</font><font color="blue" class="small">( The blade moves around 6500 linear feet per minute (I geared it this way when I ordered the blade per reccommendeation of the manufacturer). Its the equivalent of those 16 inch wheels travelling at about 55 miles per hour. )</font>

    Erik, are you sure about those numbers ? 6500 feet per minute is 117 km/h and 55 mph is about 90 km/h. [img]/forums/images/graemlins/ooo.gif[/img]

    I have an old Volvo car rear axle, with 14" wheels. I think those are pretty much the size i'm looking for.

    Will steel wheels really be tensioning the saw band more than rubber inflated at 3 bar ?? How hard are you tensioning them actually ?

    I'm just thinking about my own band saw to build. I want it PTO driven because i hate the stink, noise, high fuel price, servicing cost of a gasoline engine.
    I am trying to figure out to drive it with plenty of cheap and reliable diesel power using a PTO shaft... i guess i need to keep thinking a bit on how to make the PTO power available over a bed length of 6 meter.. [img]/forums/images/graemlins/grin.gif[/img]

  6. #26
    Platinum Member KYErik's Avatar
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    1963 Ford 4000, 1943 Case SC, Case 530CK backhoe

    Default Re: Home built bandsaw mill

    Renze,

    Good point about my mismatched speed numbers- I did the calculations about a year ago, so I must have slightly mistaken one (or both [img]/forums/images/graemlins/blush.gif[/img]). The blade manufacturer will tell you exactly what speed you will need to run it. Oh and be sure you plan it so that you will have the blade running in the correct direction as well.

    I used rubber tires/wheels because it was the cheapest option with durable tapered roller bearings and I have seen on the internet that others had done it as well. I believe that you will need a rubber strip covering the steel rims if you use them without tires- this strip will protect the edge of the blade from being dulled by riding on the steel rim. I wish that I would have gone with larger tires- they are 16 inches in total diameter (8 inch rims) and this is the minimum diameter- this puts extra strain on the blade as it must bend at a tighter angle.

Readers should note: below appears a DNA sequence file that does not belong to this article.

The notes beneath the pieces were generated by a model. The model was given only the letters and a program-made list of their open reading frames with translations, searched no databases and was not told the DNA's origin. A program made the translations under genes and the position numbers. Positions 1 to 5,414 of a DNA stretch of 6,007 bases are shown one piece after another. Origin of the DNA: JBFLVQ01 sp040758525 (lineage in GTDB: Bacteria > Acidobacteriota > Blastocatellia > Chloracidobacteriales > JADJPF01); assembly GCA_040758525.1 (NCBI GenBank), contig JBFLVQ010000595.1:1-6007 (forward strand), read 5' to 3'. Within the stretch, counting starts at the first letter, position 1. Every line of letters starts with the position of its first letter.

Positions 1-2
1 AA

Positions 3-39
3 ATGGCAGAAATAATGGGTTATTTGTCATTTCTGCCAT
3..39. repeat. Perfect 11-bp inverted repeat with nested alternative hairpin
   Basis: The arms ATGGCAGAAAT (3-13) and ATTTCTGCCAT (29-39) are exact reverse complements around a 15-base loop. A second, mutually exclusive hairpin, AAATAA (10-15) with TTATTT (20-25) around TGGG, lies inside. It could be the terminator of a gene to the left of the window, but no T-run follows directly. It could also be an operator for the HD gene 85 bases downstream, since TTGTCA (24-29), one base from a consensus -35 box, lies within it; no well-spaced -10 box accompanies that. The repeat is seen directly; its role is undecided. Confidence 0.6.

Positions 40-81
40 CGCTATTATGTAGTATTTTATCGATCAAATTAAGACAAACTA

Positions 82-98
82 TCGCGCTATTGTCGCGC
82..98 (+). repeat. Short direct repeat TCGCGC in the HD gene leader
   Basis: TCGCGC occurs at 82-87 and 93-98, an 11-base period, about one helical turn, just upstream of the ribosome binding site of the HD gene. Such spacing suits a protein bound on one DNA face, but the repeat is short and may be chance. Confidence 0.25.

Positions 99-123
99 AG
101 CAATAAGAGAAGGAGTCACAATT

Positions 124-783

I inflate the tires to about 40 psi. I honestly don't have a tension guage (I should make one), I just tighten it up until the band "feels" fairly tight.

    The long pto shaft would be a problem- if you could find a 6 meter piece of rigid square tubing, attach it to the tractor pto, and if it was perfectly parallel with the track that the saw head rolls on. This square tubing could rotate and remain stationary while it slides inside of another piece with a well greased square hole that was attatched to a bearing on the moving saw carriage- but its unlikely you could find square tubing that long and rigid. If it was to flex and bend it would start acting like a jumprope as it spun!

    How about buiding a stationary head and a attatching the log to a rolling "dolly" and rolling the log past the blade? It would require lots more metal, rollers etc. (your track would need to be 12 meters) and care with alignment, but you could easily use the pto on your tractor to hook up to the fairly stationary cutting head (cutting head would still need to slide up and down but the u joints of a moderatlely long pto shaft should be able to permit this).